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F St.. Cor. 11th. * Storage Warehouse, 22d and M.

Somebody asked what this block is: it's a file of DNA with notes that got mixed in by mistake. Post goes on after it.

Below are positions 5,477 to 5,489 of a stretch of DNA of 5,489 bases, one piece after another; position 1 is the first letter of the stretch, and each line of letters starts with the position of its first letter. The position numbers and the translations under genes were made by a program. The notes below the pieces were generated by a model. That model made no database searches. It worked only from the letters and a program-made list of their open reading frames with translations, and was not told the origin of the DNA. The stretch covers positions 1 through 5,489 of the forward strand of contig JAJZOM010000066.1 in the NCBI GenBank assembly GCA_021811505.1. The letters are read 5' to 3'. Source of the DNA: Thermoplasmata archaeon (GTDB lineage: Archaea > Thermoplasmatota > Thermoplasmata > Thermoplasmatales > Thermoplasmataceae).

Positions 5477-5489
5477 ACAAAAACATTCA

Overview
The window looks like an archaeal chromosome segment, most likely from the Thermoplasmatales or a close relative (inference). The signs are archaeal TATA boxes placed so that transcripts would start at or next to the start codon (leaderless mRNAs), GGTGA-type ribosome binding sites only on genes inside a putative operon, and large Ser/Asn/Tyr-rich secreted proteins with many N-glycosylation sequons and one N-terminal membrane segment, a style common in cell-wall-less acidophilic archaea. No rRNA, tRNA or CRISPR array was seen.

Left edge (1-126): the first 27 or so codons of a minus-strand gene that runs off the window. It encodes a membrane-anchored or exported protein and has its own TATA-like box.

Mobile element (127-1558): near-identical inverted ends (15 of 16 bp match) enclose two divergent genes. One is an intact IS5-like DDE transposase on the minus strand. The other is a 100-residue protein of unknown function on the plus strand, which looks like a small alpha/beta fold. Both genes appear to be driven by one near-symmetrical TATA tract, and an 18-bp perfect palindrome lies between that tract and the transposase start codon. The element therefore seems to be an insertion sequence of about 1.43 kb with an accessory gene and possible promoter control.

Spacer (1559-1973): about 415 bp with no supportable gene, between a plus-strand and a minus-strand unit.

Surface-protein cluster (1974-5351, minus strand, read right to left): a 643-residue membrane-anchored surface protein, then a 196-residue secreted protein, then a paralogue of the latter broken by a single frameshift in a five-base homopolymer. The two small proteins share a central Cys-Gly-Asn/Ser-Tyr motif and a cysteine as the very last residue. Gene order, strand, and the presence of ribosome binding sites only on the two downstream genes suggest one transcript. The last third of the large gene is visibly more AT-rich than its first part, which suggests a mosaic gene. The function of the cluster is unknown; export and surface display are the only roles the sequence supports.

Furniture Factory, 14th and B. Mattress and Couch Factory, 122<'> F St. , The January.Clearance of Floor Coverings. Carpets, Rugs, LinoJeums, Lower Thara They've Ever Beeo. We're making this a record sale of Floor Coverings. We're pricing jjoods where the economy of buying, even for the future, must be recognized. You sacrifice nothing to the advantage of bargain getting?for varieties are as complete as you can wish for?and while the patterns are drop patterns that means practically nothing outside of the trade, fur they're as desirable as the new ones that'll be shown this spring. 6 patterns Coral Ingrains, pretty Chamber Carpets. Reg ular pricc, 500. Spe- ^ I cial. >c. 19c. 57j^c. 52%c. 77}4c. 3 patterns Scotch Granite Car pets. yard wide, suitable for kitch ens. halls. -".ining ioon:s -5 or office rooms. Regular -"J \1(C* value. BOc. Special A few short lengths. (5 to 25 yards) Dundee Tapestry Car pets, yard wide. Spe cial price lot of Remnants of drop pat terns. consisting of plain All-wool ingrains. ;n 5 to 15- -p<=Tt / yd. pieces. Regular -?$ n !i/_s f price, -JOc. Special... ^ ^ 0 One lot of Extra All-wool In grain Carpets, in quantities from 20 to 35 yards, in pretty chamber, dining room and par lor patterns. Reg ular price, 85c. ?Special One lot remnants of drop pat terns. In Double Kxtra Imperial All-wool Carpets, in pretty cham ber! dining room and parlor effects, In 25 to'50-yd. pieces. Regular fx>c. and $1 values. Special Old-fashion HOME-MADE Rag Carpets, suitable for nurs erv, kitchen, dining room and bed rooms. A variety of pat terns, at 35c., 40c. and 50c. per * yard. 6 patterns Brusseline Reversible Hall and Stair Carpets, in pretty Moresque effects. yd. wide Stair Carpet 25c. yd. % yd. wide Stair Carpet 35c. yd. yd. wide Stair Carpet 40c. yd. 1 yd. wide Stair Carpet 50c. yd. Tapestry Brussels Carpets, choice of 7 patterns, in quanti ties from 10 to 40 yards, in parlor, dining room and bed room patterns. Regular 65c. val- A<=l\/ ? ues. Special Tapestry Brussels Carpets, choice of 10 patterns, in quantities from 5 yds. to 50 yds., suitatle for halls and stairs, dining rooms, chambers, etc. Reg ular 75c. values. Spe cial Tapestry Brussels Carpets, choice of 20 patterns, in quan tities from 5 to 50 yards, suit able for parlors, halls and stairs, dining rooms and bed rooms and library. Reg ular 90c. values. Special Extra quality Brussels, choice of 25 patterns, in remnants from 15 to 50 yds., suitable for parlors, dining rooms, libraries, halls and stairs and cham bers. Regular $1.00 values. Special.. Extra Fine Wilton Velvet Carpets, of a superior quality, with borders to match, 15 pat terns. suitable for parlors, din ing: rooms and libraries. Reg ular $i-35 an(1 Superior Brussels?carpets guaranteed not to fade?goods made to our special order. Eight patterns that we will not duplicate again. Suitable for dining rooms, halls and stairs and libraries, in remnants from 10 to 35 yards. Regular $1.10 val ues. Special 87J4c. A choice lot of 10 patterns, same grade Carpets with borders to match. in choice oriental and Per sian designs, suitable for parlors, dining rooms, libraries, chambers, halls and stairs and office carpets? in remnants from 20 to 50 yds. Regular $1.10 values. Special.' Royal Flush Wiltons, guar anteed not to fade?15 choice patterns, in Persian and oriental patterns, suitable for drawing room, dining room, library, hall and stairs. An excellent oppor tunity to secure a rare bargain. Regular $1.75 value. Special. Old English Wilton Velvet Car pets. Beautiful Carpets, fully guar anteed?choice of 20 elegant pat terns. in Oriental and Persian ef fects; suitable for drawing rooms, halls and stairs, library and cham ber. Regular value ,(r> ? a <=}Xl / S2W:.. $1.47^ Wilton Velvet Carpets, 8 pat terns?in quantities from 10 to 30 yards, suitable for halls and stairs. Good hotel Carpets. Regular $1.25 valr ue. Special Wilton Velvet Carpets?the good old-fashion kind. Guaranteed to wear. 15 pretty patterns, suitable for parlors, dining rooms, halls and stairs and office rooms. Choice oriental patterns. Regular $1.35 values. Special Velvet Carpets, good quality, consisting of 7 patterns con taining from 25 to 40 yards, suitable for dining rooms, halls and stairs. Regu lar $1.00 value. *7*7J/ /-? Special, yard ^ Velvet Carpets?good quality, in 15 pretty patterns?remnants, from 25 to 100 yards. Some with bor ders to match. Suitable for par lors, dining rooms, halls and stairs and office rooms. Regu- a lar $1.10 values. Spe cial ^ Axminster Carpets; 15 patterns; suitable for parlor, dining room, library and chamber, some with borders, and a few without, in remnants from tl ii Tk IT / Se&l.?..^...? lA 2Y2 Extra Fine Axminster Car pets, 10 patterns, suitable for parlor, dining room and cham ber, in beautiful oriental effects. Regular $1.65 values. Spccial. Beauvais Axminster Carpets, very elegant quality, in 25 beautifui pat terns: some with borders and others without; suitable patterns for drawing room, library, dining room and chamber. Regular $2.00 value. Special.... W. B. Moses & Sons, F Street, Cor. IIth. To Improve the Missouri River. The Missouri River Improvement Associa tion was given a hearing yesterday by the j House committee on rivers and harbors on a project to devote $1,CKXMXK> a year for the next ten or twelve years to control the cur rent and protect the banks of that river. The delegation was headed by H. T. Clark of Omaha, president of the association. Senator Millard and the entire Nebraska delegation in the House, as well as Repre CHAITKR VIII. Mahommed looked up from his pillows when l.oda drew back I lie curtain. The room was glowing with s>ft lamplight that seemed to center its rosy radiance about the strong white head of the old man. "Well, child, what news?" he asked In a deep, musical voice. "Nay, come and sit beside me here, where the wind plays from thy punkas like a breath from the prophet's garden. So, my ros.\ where hast thou been this hour past?" "Ah, my lord," she answered, laughing, "thy rose has been flaying a fool, and she is a-wearied." "Ah, and who is the culprit?" "Oh. Hen Alif, my lord, thy wild man from the hills: he is as strong as Siva's bull, and yet I can move him easier far than Bodi Hal. my little Cashmere slave. Why. my lord, I vow I did naught but tickle this great fellow's ribs with my gir dle, and the sweat broke from him in streams, and then 1 trick-id him with a lit tle sweetened lemon salt* and areca. He drank it as the Omar of Dreams, and veiilv, my lord. If thou hadst seen him twitch and groan thou wouldst not doubt the dreams. Ahle, my lord, what fools men be-all alike, a* poor Alif?with boundless faith in evihjmd naught but a great dis ITOST rrz "And women, child, are rnrry IT. nise?" questioned Mahommed, with a of laughter in his eyes. "Not '?o wise,' my lord; but wise eMaC>) sentatives Burke and Martin of South Dakota and othsr members of the associa tion presented arguments to the committee. No Laggard in Love. From Puck. Cincinnati Heiress?"And you really think the duke is on the verge of proposing? You ilear! What are the symptoms?" Pittsburg Heiress?"1 heard he cabled his I Ijondon solicitors to take the next boat." to take the sweet and let the bitter go?at least where they are young and unspoiled by men. See. my lord, little Hodi Bai was pettish?I know not why; some cobra crawling over her spirit path, perchance, and tht-n again perhaps a yttle touch of common bile. Be it any way. she angered me with sulky mien and careless service, and 1, to punish her, give her to drink of my Omar of Dreams. "I prepared it with much mystery before her eyes, ami they grew round with won der. I wove my spells over the baby craft ily and with skill; I told her to sleep and dream. And, my lord, she drank the cup and composed her dainty little face as if for sleep?but 1 saw her lips suck in a little to get the lingering sweetness of the lemon and then her eyelid quivered and I caught her up and shook her. And she laughed and laughed as though it were some new game of play; then, when she saw my seri ous face, she knelt down and kissed the edge of my robe, but she was all bubbling over despite her humility. By and by she said more soberly, 'Ahie, Wisdom Beebi, I was afraid at first, but 1 tasted the sugar and lemon and I knew that thou didst love thy Bodi Bai.' "That was all, my lord; she tasted the sugar and remembered my love, and for the rest?the bogles, my spells, and my sorcery?she swept them aside as though they were not." Mahommed chuckled, and then In a grave tone said: "Ah, I^oda. if all the world were as wise as thy Bodi Bai. life would scarce be worth the having. But Allah is wise, and hath made the fool to increase and multiply, that thou and I, child, may pros TIE COURTS OF EGYPT ? Higher Ones Declared to Be Admirable. PRAISED BY NATIVES LOWER TRIBUNALS UNIVERSAL LY ADMITTED TO BE CORRUPT. Lord Cromer Claims That ail Advance is Being Made, Although It May Be but Slowy BY WILLIAM E. CURTIS. Sperfal Correspondence of The Evening Star and Chicago Record-Here Id. CAIRO, December 23, 1003. Egypt is full of official anomalies and contradictions. It is nominally a province of the Ottoman empire and pays $3,325,<',00 tribute to the sultan annually, yet the title, khedive, worn by its ruler, means an inde pendent sovereign, a king, and he is fre quently described as a king of kings, a prince of emperors, who by Divine right and grace exercises authority over all man kind. At the same time the government is administered by Great Britain, as I ex plained to you the other day; the finances are controlled by an international debt commission consisting of delegates from France, Germany, Austria, Italy, Great Britain and Russia, who sit at the treasury department, collect the receipts and decide what proportion of them shall be expended for official purposes and devote the remain der to a sinking fund for the payment of the bonds held by the subjects of their re spective nations. The courts of justice in the large cities and all of higher jurisdiction, involving property or personal rights in which a for eigner may be interested, are administered by thirty-six judges representing fourteen different nations. Seven great powers send three, one of whom sits in the appellate court and six secondary powers send two each. They sit with native judges in the ?pioportion of three foreigners to two na tives. while single foreign judges sit alone in the police court, in bankruptcy and other minor proceedings. This has been the ar rangement since 187t?, and these mixed courts have jurisdiction over everything ex cept marriage, divorce and the settlements of estates, winch are in the hands of the local judiciary. Ever since the year 1150 Egypt has yield ed to foreign nations the right to try by their own courts any of their subjects who may be accused of crime in this country. The first arrangement was made in the year named with the republic of Genoa, which had command of the seis for several cen turies and sent traders and ships to every port. When these traders or seamen got into trouble they were tried before repre sentatives of their own government, and when they had a dispute with a native the question was settled jointly by a represen tative of their own government and a Turk or Egyptian. This was not done by treaty, because the Sultan of Turkey, being the representative of God on earth, tlie fountain of wisdom, the dispenser of Justice and the source of all power, happiness and prosperi ty, could not make a treaty with an in ferior sovereign, and no sovereign ranked as his equal. Hence the agreements were called "capitulations," a word which means voluntary and gratuitous concessions or favors, and under them all foreigners in Turkey enjoy complete immunity from the laws governing the natives, and when ar rested for crime must be tried before their consul according to the laws of their own government. New System Adopted. There was so much confusion, injustke and partiality about this arrangement, es pecially from the immunity of foreigners from arrest and police surveillance, that, in 1S7(>, a new system of jurisprudence was adopted, and Great Britain, Germany, France, Austria, Russia, Italy, Belgium, Spain, Holland, Greece, Portugal. Denmark, Sweden and Norway and the United States entered "into the present arrangement, under which the mixed tribunals have jurisdiction in all matters civil and commercial between natives and foreigners, or between foreign ers of different nationalities. The success of the mixed tribunals is ac knowledged by every one. They have the confidence of both natives and foreigners, of the people and the government, so much so that natives who have important com mercial claims usually assign them to some foreign trustee or friend in order to be sure of honest and impartial consideration. Criminal jurisdiction is limited to crimes committed by foreigners. Native criminals are tried by the native courts, and it is a high tribute to the character and conduct of the foreign population when one is able to say that the high criminal court has never sat twice since it was organized in 187B. The procedure is that of France, the Code Napoleon being modified to suit the conditions of people of different religions and races. The doctrine of extra-territoriality applies In other parts of Turkey as in all semi-civ ilized nations, and offenses and law suits are tried before the consuls of the several gov ernments, who are often Incompetent and dishonest; but in Egypt has secured a court of educated jurists. The original appointees from the United Slates were Judge Barringer from North Carolina and George S Bacheller of New York. The latter resigned In 188!) and re turned to the United States, where he served for several years as assistant sec retary of, the treasury, but later was re appointed to his old post, succeeding Walker Fearn of Alabama, who was chief of the department of foreign affairs at the Colombian exposition. Judge Morgan of Louisiana, afterward minister to Mexico, was one of the early judges. Judge Barrin ger was succeeded by A. M. Kieley of Rich mond, who resigned in 1002. Mr. Farnham, Judge Kinsman of Massachusetts and Ern per in the way we go. But what of thy Shadow, Loda?" "He is mending, my lord; but beyond that, I confess I am at a loss. My skill is set back and I have to employ this old jadoo maker to offset the evil I can feel but not understand. Ahie; I fear my wisdom is but foolishness. I am in the dark. Why this attack, and what does it mean? And alas! my lord, I am outside even of thy counsel in this matter, and thy heart is shut against my foolishness." "Nay. child, now thou art indeed foAUsh and dost refute thine own philosophy. I purposely sent Baram Soodi to thee in or der that thou shouldst not waste thy force on this lower plane when I need thy aid in larger matters. Let Baram T>e; he will meet evil with evil and beat these Sons of Sheitan at their father's game; aye, and revel in the doing; whereas thou, ch.ld. wouldst suffer in so mean a fight, and would needs get the reek of hell on thee before thou couidst stamp out this devil's fire." "But what is It. my lord; who has dared to strive against tliee?" "Nay, Loda, they do not strive against me?or, at least, know it not?but they have learned what I had hoped to keep secret a while longer?who this man truly is. Remember, Loda, if thou couidst find him. others might." "But, truly, I do not understand; who is this man, my lord?" "Thou hast no Inkling, child??no dream? Thy crystal does not speak?" "Indeed, my lord, since five days now the crystal works strangely and is not depend able, and my dreams are foolish likewise. I have brought this man so far?I have touched his brain?and strange memories that I have not controlled have sprung to life. There is another man behind this cold doctor, a man vague and shadowy, groping blindly after expression. And I, my lord, I fear this other! He seems to sweep my suggestions aside, and to be gaining force' an<l power every moment as the doctor losesi it. and?and suppose, my lord, I lose control?" "Nay; fear nothing! This coming man Is the true Shadow, and It is he whom Baram Is here to guard and Baram's foes have sworn to destroy. But I tell thee, child, fear nothing! Thou shalt gain complete dominion over this coming man. With this English doctor neither thou nor I have aught to do?he Is a mere shell, a husk, a chrysalis! The man I want is? canst thou not guess the name?" "Nay, my lord; I have not even a clue." "Hast thou heard no whisper even of the coming of a mighty warrior?a mesaiah? ROASTS "A good dinner sharpens wit and softens the heart" A good roast is the foundation of a good dinner. Roasts are made good, delicious and ap petizing if just touched up with a teaspoonful of LEA & PERRINS' SAUCE "THE ORIGINAL WORCESTERSHIRE. Add it to oyster stews, soups, fish, salads,chops, pot-au-feu, meats hot or cold, game, rarebit, macaroni, etc. JOHN DUNCAN'S SONS, Agents, NEW YORK. est H. CrosJt>y of New York served a few months. The present representatives of the United States are Judge Bacheller and Som erville Tuck of Maryland, an accomplished scholar and linguist. Like all the employes. of Egypt, the sala ries of the foreign judges are twice as much as those paid to the natives. In the upper courts they receive $0,230 a year, and In the lower courts $7,(00. While these mixed tri bunals are not intended to produce a reve nue. they have not only paid all of their own expenses, but have turned a handsome surplus into the treasury every year, which has grown rapidly with their business. They flpS.000, and the receipts last year were ioLl,0U0. Lower Courts Corrupt. While the higher courts of Egypt, both foreign and native, are a credit to the coun try and satisfactory to all concerned, the lower court are corrupt, incompetent and unsatisfactory, particularly in the country districts. Lord Cromer in discussing this question in his last official report calls at tention to the fact that until 1882 the peo ple of Egypt had practically no system of justice whatever, and in trying to estab lish them the officials had to deal v;lth habits of thought, customs and morals which were the growth of centuries. And especially with a population who were ac customed to misgoverninent and to whom the action of a magistrate had always been as great a terror to the innocent as .c the guilty; but lie congratulates the publ:c as wf, as. himself upon the rapid improvement which is apparent to every one having to do with crime or litigation, and declares th.it the problem is being worked out as rapidly as competent agents can be found. Ho does not approve of the suggestion frequently made that foreign judges should be sent to the minor courts throughout the country, and Insists that it is much better to toler ate a certain amount of inefficiency, injus tice and corruption, and to be content with slow progress rather than eliminate naih es from the administration. I mention this pohit,particularly because it applies to our own problem in the Philip pines with quite as much force as to Egypt, and Lord Cromer has. set Gov. Taft an ex cellent example in bringing as many natives as possible into the public service. He further says: "Our policy consists in using native agen cies to the utmuftt extent possible without seriously impairing the efficiency of the service. I do not admit that our policy has tailed, it has suct-esded quite as well as could reasonably "bi expected. Twenty years is a -short time'in the life of a nation, and it is only during the last twenty vears that the Egyptians Imve had a fair chance of training theft selves to be of service to their country. tirime, therefore, frho ad vocate a radical and. as I venture to think, retrograde change, I would counsel pa tience; and to the young Egyptians who nave had 110 personal experience of the abuses of the p.wt^and who are possibly disposed to Undertake the difficulties in volved in the government of their own country. I venture to give a word of friend ly advice; and that is,*?Q be somewhat mod erate in their estimate i5f their own capac ities. ' r The statistics show an increase of crime in Egypt, but the police officials explained that it is more apparent than real, and that the larger number of arrests and convic tions reported for petty offenses is due not to increased depravity or to a lower condi tion of morals, but to greater activity on the part of the police and greater severity In imposing the penalties of the law. Those who are authorized to discuss this question agree in the opinion that the morals of the people are slowly, vefy slowly, improving and that the efficiency of the police and the courts is much greater than it ever was. TO PREVENT EPIDEMICS. Surgeon General' Wyraan's Negotia tions With Mexican Authorities. Surgeon General Wyman of the public health and marine hospital service has re turned from Mexico, where he conferred with the authorities there and secured the co-operation of that government in meas ures intended to prevent the recurrence of epidemics in the yellow fever region. Dr. Wyman was accredited by the State De partment. His mission resulted in an agreement between the two governments on the yellow fever problem. Dr. Wyman says that with the execution during the winter of the precautions agreed on the recrudescence of yellow fever In the sum mer and autumn may be prevented. These measures include drainage of places, fumi gation of houses where the fever has pre vailed or has been suspected, and the oiling of breeding places for mosquitos. The Mexican government has agreed to take these steps at Vera Cruz, Tampico and one who shall break down the barriers of creeds and join the nations and the tribes against a common foe?an avatar of?some say of this foolish-god, and some of that; but I say?of a Goorkha prince! Now hast thou a clue?" The girl stared at him with wide dilated eyes as the magnitude of his plot began to take definite proportions in her brain, and she answered doubtfully and In a whisper. "Aye, my lord; it seems I have heard?but?but is not this coming avatar? this Goorkha?a Hindu of the Rajput line of kings? And thou, my lord " "Well, why didst-thou not finish, child? And thou, Yah Muhbmmed, one of the faithful, what hast thou to do with this worshiper of foolish gods?'". "But thou art a Volmmmedan, my lord?" "Thou shyest so, child." "Nay, my lord, t did but ask." f "Well, Loda. I will.answer. I am Yah Mahommed. and I stand alone. And be cause I stand alone Allah and the Prophet serve me?and also Brahma and Siva and Vishnu! Dost thou think I shall be the less a man because I change the flap of my coat fr?m my left to,my right breast? I tell thee, child, I have worn the Brahmin's triple cord; I learned the wisdom of th<? Atharva-Veda, and became a guru and then passed out ,of lower limitations and learned to stand alpue! Today I am a Moslem because jVlIalv serves me best- to morrow, perchance, I .shall have work for Marana Devi, afd mpy resume my guru cloak and office, behind my back the En glish whisper /Renegade,' but they bow themselves to the dust before my beard. They ask my advice here and intervention there, and they think they have played a mi ^Uh by pilinfr honors 0" me that I despise; but some day they will wake to their mistake, tfnd the fools will know that Yah Mahommed has held them In derision! Verily. I will gather them up TP ? cr"?Ple them m my naked hand, and their Bhagwan shaH fail them utterly' There, child, thou art answered." Still there was a puzzled frown on the girl's brow, and she sat gazing into the shadows, but she answered him never a word. Much of the attitude of this man toward the gods she herself held; she could hardly have helped It with such a teacher and with such a heredity as was hers- yet something hurt her in her master's cailous disregard of certain subtle ideals that still round nurture in her sentient woman hood. She had come under his sway at an early age. when his very selflahneM all cities on the railroad from those ports to the United States border. It was found that the superior board of health of Mexico already was alive to the situation, and work has begun there with the approval of the Mexican authorities. President Diaz expressed his full approval of the movement. The Mexican minister of the interior, who has jurisdiction in the matter, has taken an active interest, and numerous conferences were held with Dr. Llceaga, president of the superior board of health. Every house in Laredo, Dr. Wy man said, has been fumigated, and in the Mexican town of New Laredo the same precautions have been taken. Dr. Wyman also had a conference at Austin, Tex., with the governor and the state health officer, and at New Orleans with the president of the state board of health. GEN. MILES FOR PRESIDENT. Iroquois Club of Chicago Arranges a Boom Banquet. A dispatch from Chicago, 111., last night says: The Post says today: "The Iroquois Club, to which prominent Chicago demo crats belong, is preparing to boom Gen. Nelson A. Miles as the man to nominate for President on the democratic ticket this year. It was learned today that a commit tee of the club has been authorized to ar range for a banquet soon at which General Miles will make the principal address, and be hailed as a bona tide candidate for the presidency. General Miles has been invited to attend and has accepted. "The date of the banquet has not been fixed, but it will be in the near future. The Iroquois Club is one of the leading democratic organizations of the west." THE MAYFLOWER TO RETURN. Will Probably Be Ordered Home in a Few Days. The President's yacht Mayflower, which has been at Panama since the middle of November, having carried Admiral Coghlan from this city to that port upon the first sign of a revolution there, will probably be ordered 'home in a few days. The May flower was one of the first United States vessels on the scene when Panama declared her independence, and served as Admiral Coghlan's flagship from the time she left this city until the arrival of the Olympia at Panama. CUPID COMPLETES CONQUEST. Marriage of Miss Mannakee and Mr. Little at Kensington. Special Correspondence of The Kooning Star. KENSINGTON. Md., January 22. I'.HW. The marriage of Miss Luraner Elizabeth Mannakee and Mr. Newman G. Little took place last evening at the home of the bride, in the presence of members of the family only, the Rev. David Barr, rector of Christ P. E. Church of this place, officiating. The bride is the daughter of Mr. and Mrs. Wm. H. Mannakee, pioneer residents of the town. The groom is a son of Mrs. Martha Little, the Kensington postmistress. He is the clefk and treasurer of the town. While the affair at the home of the bri^.e was a quiet one, when the time came for the departure of the newly wedded pair on their wedding trip conditions changed, A large number of the citizens had gather ed at the railway station to give the bride and groom the usual send %ff, and it was a success. Rice, tin pans, boxes, horns, etc., were the implements used, and when No. 14 train of the Baltimore and Ohio arrived, which had been ordered to stop by courtesy of the officials at Baltimore, the occupants were immediately appraised of the fact that something was doing. The groom up to the last moment had not announced where he intended to take his bride, and it is reasonable to suppose that up to the time they boarded the train he had not had very much time to think about it. The bridal presents, it is said, were nu merous and handsome. Mr. and Mrs. Little will be at home to their friends after February 15. 1904. Feminine Friendships. From the Cleveland Plain Dealer. She?"Have you ever met my two dearest friends? They are Just lovely and so de voted." He?"How long have you known them?" She?"Why, I've known Annette nearly ten days and Margaret almost a week." had appealed to her as strength; but now, on occasion, his arrogance jarred on her sensibilities. Tills cold-blooded ability to use all things?even what seemed to her still sacred?for the furtherance of his am bitions was utterly beyond her comprehen sion. She wondered sometimes vaguely if she were not herself a mere pawn, to be moved thus and so in iiis plan of battle, rather than that "heart's desire" of which he spoke so often and which stirred and troubled some deeps that thus far she had not been able to fathom. ^ Mahommed watched her keenly, Shrewdly, from under his heavy brows, and he read her thoughts like an open book. He laid a gentle hand on Iter knee, and all the ar rogance was gone from his voice as he asked with a little reproach: "And thou, Loda. what is thy faith, and who thy people? Are we not both wander ers?children of destiny? Dost thou serve Allah, or Isfs, or Jeliova! or Brahma? Think, child, before thou Judgest me!" She turned to him swiftly: "Forgive me, my lord: I told fhee I was foolish and un worthy thy confidence. Who am I that. 1 should question thy ways? Behold, I have no gods or kith or kin save thee! Let me follow thee, my lord, when thou goest hence; and thy people shall be my people, and thy gods my gods." She knelt on the cushions at his side and rested her arms on his knees, full of quick contrition for her hard thoughts. After all, since her early childhood she had been cared for and comforted by this old man. When her parents had been swept away by a plague in Cairo and she was utterly alone and helpless, his agents had watched over her, and now, today, he stood between her and the whole world. So she repented quickly, and bowed herself humbly and tenderly before him. "Forgive me, my lord." "Wilt thou truly leave all this and fol low me, child?" "Try me, my lord." "Even into elanger?" "There most of all, my lord." "Aye, even so; I can read thy heart, child; I know thee well. And why should I not?for verily I have made thee mostly what thou art, and thou art very good. "And the time has come when thou shouldst see clearly the way by which we go, and the part that thou and I and this Shadow Thing shall play, so that thou .mayest be prepared. For by the token of this attack upon thy sick guest, our way will not be undisputed. "First aee thy sick one, as I do not want Salt Air_ For Appetite <3>~ Sleep Thousands op people carry just enough strength to see them through an ordinary day's work. When an emergency comes, like nurs Jng the sick, they promptly break down?no re serve strength. In such a trial Mrs. F. A. Crouch of Atlantic City, N. J., found just what she need ed in HENTZ'S CURATIVE BITTERS. In nursing her sick husband, Mrs. Crouch was awakened ten or twelve times In a night, and returning to rest was unable to sleep. Her appetite left her and even the bracing salt sea air could not overcame the combination.of insomnia and lost appetite. So she took Hentz's Bitters and found she was able to get up in the n ght, wait upon her husband. then quickly and quietly fall asleep again. Her ap petite came back and she now has sound health, even a kidney trouble that had afflicted her having been greatly benefited. io "Glieer up!'9 Hentz's Curative Bitters Makes Life Worth Living It is for all stomach troubles and for all th? sickness, distress, nervousness and depression that come from imperfect digestion or poor assimila tion. Take it today. You'll be cheerful tomorrow. At All Good Drug Stores. HENTZ'S BITTERS CO., Pfoiladeijphaa. us 3J ? M PHILIP^BORN &sCO. ~ 6>0Elevenths,be,F$G \ Suits Now About ^4 Price 300 Suits from the winter stock?and 150 new spring style Short Coat Suits (broken lots) are now marked >.75. % % ,71 Former prices were ,75, $18 to $45. Coats 34 Pr?ce a"d Less. 250 Fine Winter Coats are marked at half price and less. for styles that sold originally at Just received 150 Model Suits (mostly one of a kind), illus- .V trating the newest fashions for spring 1904. Some of them are original imported models?others are clever ? copies from our own shops. ? Prices range from $25 to $85. i % ee8?ew3?8ae?s gSaszerac Cocktal Bs| |3 ?are the host made, and are found where- ^ ^ ever pood fellowship reigns. Prepared and ^ bottled by Thomas H. Hardy & Co. of New ft# Orleans, La. Varieties include Manhat Ix tan. Martini and Whiskey. (g Y| ^ f* Per bottle... op 11 p <g Boitle of Maraschino Cherries free with xl g3 every bottle. Sg | Colonial I | 318 9th St., ^one2188. ' & Mail orders promptly filled. g ja20-28d ^ ROYAL Headache Tablets Banish the dread of neuralgia's torture and headache's pain. Contain nothing that can possi bly Injure, and are safe and efficient under all circum stances. Four doaes 10 ceuta. At all druggists. to he disturbed again till thou hast clearly understood the matter. And L>oda, see to it that thy women are safe in their rooms, and let Ben Alif guard the farther docfr. Then bid old Soodi work his spells about the place so that false whispers shall carry to them that wait." LiOda left the room quickly on her er rands. When she had gone Mahommed rose and laid aside his pipe and, crossing to the east, drew back the curtains that hid the great crystal. He stood gazing thoughtfully p;\st the huge cobres into the evasive depths of the glass. He had known that glass more years than he could recall. It had come from a Hindu rajah's treasure-house when the Moslem had swept the land. Mahom med had whispered a word in the rajah's ear?a timely word that had saved his queens and himself alive?and the king in return had whispered back of the crystal, and its properties, and where it lay hid. So when Mahound swept down there was an empty dove-cot, and the treasure-house, too, lay spoiled. He had heard of the crys tal by repute, and also of rare jewels whose virtues were marvelous beyond belief, and of others whose potencies for evil had been held unquestioned for a thousand years; and now these things for which he had come were gone. He had sent his fastest troop of horse on a wild chase after the flying rajah, but the rajah had gained the foothills, and was soou laughing at the pursuit. How Yah Mahommed had got his spoil safely away he alone knows; but one thing is sure, that much of it found its way back to its rightful owner's hands, and aided him materially when he in turn swept down into the peaceful valley that lies at the foot of Chunragirl, and there conquered the principality of his deified patron, the saint ly Ne. And tills kingdom of Nepaul throve apace. But as it had sprung into being out of a time of blood, so it continued, and is to this very day subject to baptisms cf horror?where fire and sword make bloody holocausts; a hotbed of evil, cursed by priest and sword; where the toy govern ment rules as long as it may by might, and then goes out in blood and smoke. Mahommed stood now in the little alcove with the curtains dropped behind him, gaz ing into the glass, but with his thoughts far away in beautiful Nepaul, where also his own hope lay. The crystal was pulsing slowly, growing opaque and milky, and then clearing till you could see right through to its center. And while the old man stood thus abstractedly, the glass grew suddenly troubled and a little globule Psoriasis, Scalled Head, Milk Crust, Tetter Ringworm CURED FOR $1 Complete External and Inter nal Treatment, consisting of Cuticura Soap to cleanse, Cuticura Ointment to heal, and Cuticura Pills to cool the blood, may now be had of all druggists for One Dollar. A liugle set in often sufficient to core Iks ?lost distressing cases when all else fails. of light shot up, and again, after a mo* ment, another. Of tiie first Mihommeii seemed barely conscious, but the second brought him t>> an attitude of quick attention. He leaned forward with flashing eyes, waiting, watch ing. The crystal was working; there was ,-i message in the air! With his eyes still fixed on that little troubled nimbus, he raised his arms slowly, ami their majestic sweep as he moved them in curious mystic figures seemed to clear", the pathway of Fate and bid her hurry on. And then suddenly a third globule rose up through the glass and burst into a bril- , liant light that made the crystal glow and sparkle like a living thing. Mahommed's arms now paused motion less, uplifted toward the east and his voice broke out In a hoarse whisper: "Is it thou, Zebrastar?" And when he had spoken his arm1* dropped to his side and his whole face anil figure became relaxed in expectant atten tion as he waited the answer. He stood so for perhaps half a minute, motionless in the shadow, his garments looming ghostly fantastic from the crystal's phosphorescent light. Ard then there went a sudden shiver through the tapestries?as though a wind had lifted them?and a tohisper fell low but distinct: "It 1s L" Then quickly Mahommed questioned, "Where art thou, Zebrastar?" i "In the Perwan Temple, Pashupati." J came the rustling whisper, and then: "Be- j ware! Thy foes rejoice! I?I Guick! j The current is breaking! Watch the crya- 1 tal!" And again came a sudden draught that j lifted the curtains and sucked them in and j then let them fall heavy and motionless. I Mahommed leaned forward and watched the glass eagerly as It fogged and cleared,' and in a little while something took shape, faint nnd thin at first, but gaining in den sity as Innumerable particles of light sped to its upbuilding. A long, pregnant "Ah?li!" escaped the man's lips, and his brown fin gers clenched savagely in his white drap ery as he gazed on the completed whole. It was the yellow pearl-rlmmed moonstone ?even the one over whtcb Meredith had puzzled so long and fruitlessly! It remained intact barely an instant, and then a shadow, suggestive of some great hand, closed over it; there was a boiling confusion of light and coIoqp, heaving and struggling and swirling, and then tho opaque milky fog once mors. (To be oontlaued tomorrow.X